The refusal of Hamas to recognise Israel could be discussed in the next round of talks between the Islamist group and its rival Fatah, Palestinian president Mahmud Abbas said Monday.
"I would wish that Hamas would agree to this," Fatah chief Abbas told reporters during a visit to Vienna. "Maybe this will be an issue to talk about in our next meeting."
Abbas said that the issue did not come up in what he called his "important" reconciliation talks last week in Cairo with Hamas chief Khaled Meshaal aimed at cementing a stalled unity deal signed six months ago.
"I think these talks were an important step. Of course they did not address all the issues but both sides clarified their positions," Abbas said through a German-speaking interpreter after talks with Austrian President Heinz Fischer.
He said Hamas, which controls the Gaza Strip -- Fatah runs the West Bank -- was ready to accept a Palestinian state within 1967 borders and that resistance would be "peaceful".
Abbas also stressed that any interim unity government formed by Hamas and Fatah paving the way for parliamentary and presidential elections next May would be "independent" and not dominated by either side.
"The interim government will be made up of technocrats and independent members ... This will not be a government of either Fatah or of Hamas, but an independent one," Abbas said Monday.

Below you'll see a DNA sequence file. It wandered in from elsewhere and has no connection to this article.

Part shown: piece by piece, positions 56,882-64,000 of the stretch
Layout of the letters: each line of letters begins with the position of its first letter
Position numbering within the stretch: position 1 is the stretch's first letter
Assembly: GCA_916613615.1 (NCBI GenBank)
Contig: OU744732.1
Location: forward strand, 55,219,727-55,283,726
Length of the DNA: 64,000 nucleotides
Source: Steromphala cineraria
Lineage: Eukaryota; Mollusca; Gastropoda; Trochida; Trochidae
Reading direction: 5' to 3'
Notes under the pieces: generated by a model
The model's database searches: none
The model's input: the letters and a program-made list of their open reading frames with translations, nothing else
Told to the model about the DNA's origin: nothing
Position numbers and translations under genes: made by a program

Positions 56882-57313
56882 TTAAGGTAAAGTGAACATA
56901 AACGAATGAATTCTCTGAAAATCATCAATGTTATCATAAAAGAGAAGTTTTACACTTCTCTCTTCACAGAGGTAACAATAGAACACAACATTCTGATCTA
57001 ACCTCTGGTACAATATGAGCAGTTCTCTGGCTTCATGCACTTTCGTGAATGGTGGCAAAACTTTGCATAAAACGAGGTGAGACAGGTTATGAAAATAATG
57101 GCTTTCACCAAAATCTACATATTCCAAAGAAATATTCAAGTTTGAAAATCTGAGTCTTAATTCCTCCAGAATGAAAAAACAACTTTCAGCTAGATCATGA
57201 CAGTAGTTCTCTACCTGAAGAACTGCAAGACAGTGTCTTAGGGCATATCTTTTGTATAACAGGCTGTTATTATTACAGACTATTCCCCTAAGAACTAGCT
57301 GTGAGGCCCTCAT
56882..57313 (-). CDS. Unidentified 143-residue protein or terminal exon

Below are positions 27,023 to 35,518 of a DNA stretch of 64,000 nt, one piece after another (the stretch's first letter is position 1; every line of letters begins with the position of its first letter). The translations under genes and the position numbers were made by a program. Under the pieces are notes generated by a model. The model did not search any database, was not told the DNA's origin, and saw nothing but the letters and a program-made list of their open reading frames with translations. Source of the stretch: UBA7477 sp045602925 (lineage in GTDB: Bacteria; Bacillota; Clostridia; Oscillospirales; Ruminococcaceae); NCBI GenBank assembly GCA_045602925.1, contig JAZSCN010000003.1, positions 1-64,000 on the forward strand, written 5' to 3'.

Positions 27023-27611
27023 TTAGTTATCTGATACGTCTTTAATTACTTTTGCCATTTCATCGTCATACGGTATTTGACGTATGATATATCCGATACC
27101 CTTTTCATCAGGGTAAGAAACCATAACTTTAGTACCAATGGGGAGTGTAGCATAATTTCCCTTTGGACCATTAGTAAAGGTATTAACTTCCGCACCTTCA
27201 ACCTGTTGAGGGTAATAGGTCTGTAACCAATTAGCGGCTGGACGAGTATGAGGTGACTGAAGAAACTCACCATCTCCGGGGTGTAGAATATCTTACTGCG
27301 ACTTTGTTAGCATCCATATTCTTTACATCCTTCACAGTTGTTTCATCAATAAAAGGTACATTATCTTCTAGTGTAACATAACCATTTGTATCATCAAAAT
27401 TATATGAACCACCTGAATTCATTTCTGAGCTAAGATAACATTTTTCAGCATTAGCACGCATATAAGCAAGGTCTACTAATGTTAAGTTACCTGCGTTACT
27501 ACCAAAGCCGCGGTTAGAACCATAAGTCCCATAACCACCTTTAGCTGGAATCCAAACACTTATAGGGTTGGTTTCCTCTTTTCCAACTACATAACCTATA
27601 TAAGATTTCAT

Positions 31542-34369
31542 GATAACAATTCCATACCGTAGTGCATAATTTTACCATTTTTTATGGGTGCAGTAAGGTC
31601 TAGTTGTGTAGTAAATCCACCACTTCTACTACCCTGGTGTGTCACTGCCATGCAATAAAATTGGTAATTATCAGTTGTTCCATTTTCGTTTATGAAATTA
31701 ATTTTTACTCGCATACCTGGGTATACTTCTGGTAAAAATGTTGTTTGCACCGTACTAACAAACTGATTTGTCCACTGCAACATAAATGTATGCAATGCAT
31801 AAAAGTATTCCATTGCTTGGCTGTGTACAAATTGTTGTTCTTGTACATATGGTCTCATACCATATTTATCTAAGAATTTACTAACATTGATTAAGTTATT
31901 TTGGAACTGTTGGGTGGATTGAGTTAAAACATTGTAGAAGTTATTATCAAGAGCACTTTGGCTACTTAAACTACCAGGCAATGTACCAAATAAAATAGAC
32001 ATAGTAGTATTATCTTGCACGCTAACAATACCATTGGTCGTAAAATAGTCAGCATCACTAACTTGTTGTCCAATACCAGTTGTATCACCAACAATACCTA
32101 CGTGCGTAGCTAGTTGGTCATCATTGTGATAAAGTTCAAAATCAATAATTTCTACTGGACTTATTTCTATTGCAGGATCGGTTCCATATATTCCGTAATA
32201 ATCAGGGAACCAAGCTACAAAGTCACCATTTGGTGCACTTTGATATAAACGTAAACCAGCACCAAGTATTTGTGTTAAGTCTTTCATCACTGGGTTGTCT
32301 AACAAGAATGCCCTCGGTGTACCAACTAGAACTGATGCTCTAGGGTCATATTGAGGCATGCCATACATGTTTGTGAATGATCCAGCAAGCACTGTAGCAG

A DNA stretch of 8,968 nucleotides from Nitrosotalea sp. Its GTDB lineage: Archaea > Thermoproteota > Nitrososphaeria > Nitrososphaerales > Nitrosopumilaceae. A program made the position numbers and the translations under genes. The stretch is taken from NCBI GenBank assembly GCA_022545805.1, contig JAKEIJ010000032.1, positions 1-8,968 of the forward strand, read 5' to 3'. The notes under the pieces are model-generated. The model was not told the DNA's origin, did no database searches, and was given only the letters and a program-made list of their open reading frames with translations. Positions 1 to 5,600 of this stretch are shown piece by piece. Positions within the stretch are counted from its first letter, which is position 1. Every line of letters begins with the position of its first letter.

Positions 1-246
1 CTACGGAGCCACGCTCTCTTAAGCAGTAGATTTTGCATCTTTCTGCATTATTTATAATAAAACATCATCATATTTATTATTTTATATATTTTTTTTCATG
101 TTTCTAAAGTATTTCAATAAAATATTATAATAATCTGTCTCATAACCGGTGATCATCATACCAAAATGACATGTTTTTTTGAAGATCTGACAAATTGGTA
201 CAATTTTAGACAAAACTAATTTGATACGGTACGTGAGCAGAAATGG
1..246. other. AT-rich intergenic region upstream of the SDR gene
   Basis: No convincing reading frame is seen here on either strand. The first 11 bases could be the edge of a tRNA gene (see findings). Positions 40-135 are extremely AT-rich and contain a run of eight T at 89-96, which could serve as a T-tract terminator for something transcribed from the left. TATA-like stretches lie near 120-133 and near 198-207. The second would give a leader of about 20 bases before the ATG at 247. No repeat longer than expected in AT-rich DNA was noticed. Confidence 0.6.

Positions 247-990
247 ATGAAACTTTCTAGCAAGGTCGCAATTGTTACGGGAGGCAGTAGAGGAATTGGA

Israel has expressed unease at the rapprochement, with Prime Minister Benjamin Netanyahu's spokesman on Thursday saying the closer Abbas gets to Hamas, "the further he moves away from peace."
Deputy Foreign Minister Danny Ayalon said on Saturday Israel could cut water and power supplies to the Gaza Strip, saying a unity government of Hamas and Fatah "would transform the Palestinian Authority into a terrorist authority."
The United States and the European Union have said they will not work with a government that includes Hamas unless the Islamists recognise Israel, renounce violence and agree to abide by previous Israeli-Palestinian agreements.
In Cairo Abbas and Meshaal approved a two-page document reiterating their commitment to the main elements of the original deal, saying they would establish a joint government after elections in May 2012.
Hailing a new era of partnership, they pledged to resolve the issue of political prisoners "within days" and said they would put together a temporary cabinet of independents, to be agreed upon next month.